JB: Excellent. Why should people- be they involved in the scientific study of prospective alien life and otherwise - Why should they care about applying theological ideology to their studies and to their discipline especially if they're investigating alien life?
JR: Whether or not one is a practicing theologian, and there are relatively few of us, people should care about the consequences of their behavior. People should care about the impact that their behavior has on other human beings, on other life forms, on the inanimate portions of our planet and of the universe, more broadly speaking. This is a matter of care, not only for the intrinsic value of all of those things which we believe, which believers in God believe we're all created by a good God who put them there for a purpose. But if we have any sense about our responsibilities toward the future, not only of our own human future, not only at the future of our own small planet that swims in such a vast universe, but about the general well-being and the general good order of a Cosmo that is vastly more complicated than any of us can understand. And yet at the same time, where every action that we perform, everything that we do whether great or absolutely insignificant, has an impact on absolutely everything else that is. There's no really inconsequential human action- so as we look at how we live and move in this universe. It's incumbent on us to be attentive to those values and to recognize the ripple effect of everything we do and this is whether or not we believe in a God.
JB: So, Father, many people claim that religious institutions such as the Catholic Church have a vested interest in things that go beyond gathering and garnering religious satisfaction among their constituents. Things such as you know, money, wealth, political sway and power, and things of that nature and because of that, they shouldn't have any hold in establishing ethics be they in political fields or international relations and things of that nature. So given that the bulk of our discussion has been centered around applying theological values, particularly Christian ones, in interacting with alien life, what would you say to those individuals?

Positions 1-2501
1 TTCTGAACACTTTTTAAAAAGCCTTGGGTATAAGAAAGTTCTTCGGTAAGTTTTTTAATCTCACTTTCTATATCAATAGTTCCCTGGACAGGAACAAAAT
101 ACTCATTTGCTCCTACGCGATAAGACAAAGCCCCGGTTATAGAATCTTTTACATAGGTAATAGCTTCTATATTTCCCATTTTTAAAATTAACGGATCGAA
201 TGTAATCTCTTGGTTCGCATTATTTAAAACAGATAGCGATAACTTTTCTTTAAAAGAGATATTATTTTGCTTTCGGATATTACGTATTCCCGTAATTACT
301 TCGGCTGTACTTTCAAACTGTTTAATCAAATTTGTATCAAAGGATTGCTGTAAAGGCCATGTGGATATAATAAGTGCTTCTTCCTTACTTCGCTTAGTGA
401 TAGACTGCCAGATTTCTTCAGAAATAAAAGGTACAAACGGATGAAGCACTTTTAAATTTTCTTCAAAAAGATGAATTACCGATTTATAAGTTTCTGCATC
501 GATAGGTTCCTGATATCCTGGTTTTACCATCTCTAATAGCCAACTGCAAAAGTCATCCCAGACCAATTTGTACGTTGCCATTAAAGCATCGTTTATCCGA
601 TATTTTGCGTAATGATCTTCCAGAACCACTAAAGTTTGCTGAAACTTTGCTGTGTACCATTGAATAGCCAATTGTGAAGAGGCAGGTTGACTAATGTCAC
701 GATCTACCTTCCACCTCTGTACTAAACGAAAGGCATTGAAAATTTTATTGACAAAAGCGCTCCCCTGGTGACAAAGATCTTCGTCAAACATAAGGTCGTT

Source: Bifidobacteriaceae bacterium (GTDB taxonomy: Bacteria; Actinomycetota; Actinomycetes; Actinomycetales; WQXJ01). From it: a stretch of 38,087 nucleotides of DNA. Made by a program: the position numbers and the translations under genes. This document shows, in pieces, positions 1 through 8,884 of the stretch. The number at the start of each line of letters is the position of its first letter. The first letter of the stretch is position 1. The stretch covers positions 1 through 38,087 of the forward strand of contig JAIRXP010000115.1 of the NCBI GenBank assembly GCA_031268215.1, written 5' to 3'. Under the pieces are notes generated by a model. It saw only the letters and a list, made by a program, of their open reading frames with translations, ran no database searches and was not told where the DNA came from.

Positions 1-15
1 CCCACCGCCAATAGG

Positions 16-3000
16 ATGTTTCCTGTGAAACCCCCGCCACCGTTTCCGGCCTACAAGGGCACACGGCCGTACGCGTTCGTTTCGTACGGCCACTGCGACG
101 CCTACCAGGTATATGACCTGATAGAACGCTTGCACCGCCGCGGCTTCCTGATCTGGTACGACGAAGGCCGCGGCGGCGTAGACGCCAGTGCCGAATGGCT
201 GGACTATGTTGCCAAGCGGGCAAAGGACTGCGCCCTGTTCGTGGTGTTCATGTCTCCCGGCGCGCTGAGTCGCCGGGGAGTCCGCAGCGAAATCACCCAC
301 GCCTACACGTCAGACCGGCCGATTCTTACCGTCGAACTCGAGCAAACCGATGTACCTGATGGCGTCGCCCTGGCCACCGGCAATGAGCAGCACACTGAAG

JR: One of the really important dimensions of Christian ethics as it's been articulated particularly, as it's been articulated in the context of religious pluralism in the last century and then some, has been the importance of articulating a way of being in the world that has at the heart of it not denominationally specific- not specifically a Christian or not specifically a Catholic Christian or a Protestant Christian take on how to live responsibly in the world, but Christian social ethics has as common ground, the basic principle of the dignity of all human beings, whatever they may happen to believe. So we can all buy into the intrinsic dignity of every human life. We can all buy into an ethics that recognizes that solidarity is vital, that unless we care for each other our society dissolves into selfishness that's ultimately destructive not only of society itself but of individuals, so that in finding ethical common ground for living responsibly in the world together, some of the traditional walls of religious difference collapse before the tremendous beauty and the tremendous dignity of the fact that we are human beings. When it will happen that we human beings will encounter life on other planets, we're not going to lose any of that basic dignity nor are we going to lose the mandate for a solidarity that transcends the boundaries of our teeny tiny little planet orbiting a fairly insignificant star. In fact, the recognition of the dignity of all life, the recognition of our global ecological responsibility is going to become not just terrestrial, but cosmic in a broader sense than we ever understood it. So, it's those values that nurtured in the heart of Christianity, with all its ups and with all its downs with all its failures and with all of its triumph of the human spirit working to achieve its best, I think that's going to equip us in some very vital and some very important ways not only for understanding what we encounter when we encounter life beyond Earth before relating to it in ways that will be mutually nurturing, mutually supportive, and that will respect those basic principles of the dignity of all of those life forms, and our solidarity in a kind of- as Pope Francis would call it- an integral ecology that's not just limited to this planet but that transcends any differences in species, any difference in home world, any difference in galaxy, whatever it may be. Because, at the heart of it, believers recognize that all are the magnificent work of the same creator.
JB: Thank you for joining us here today Father.
JR: Thank you so much.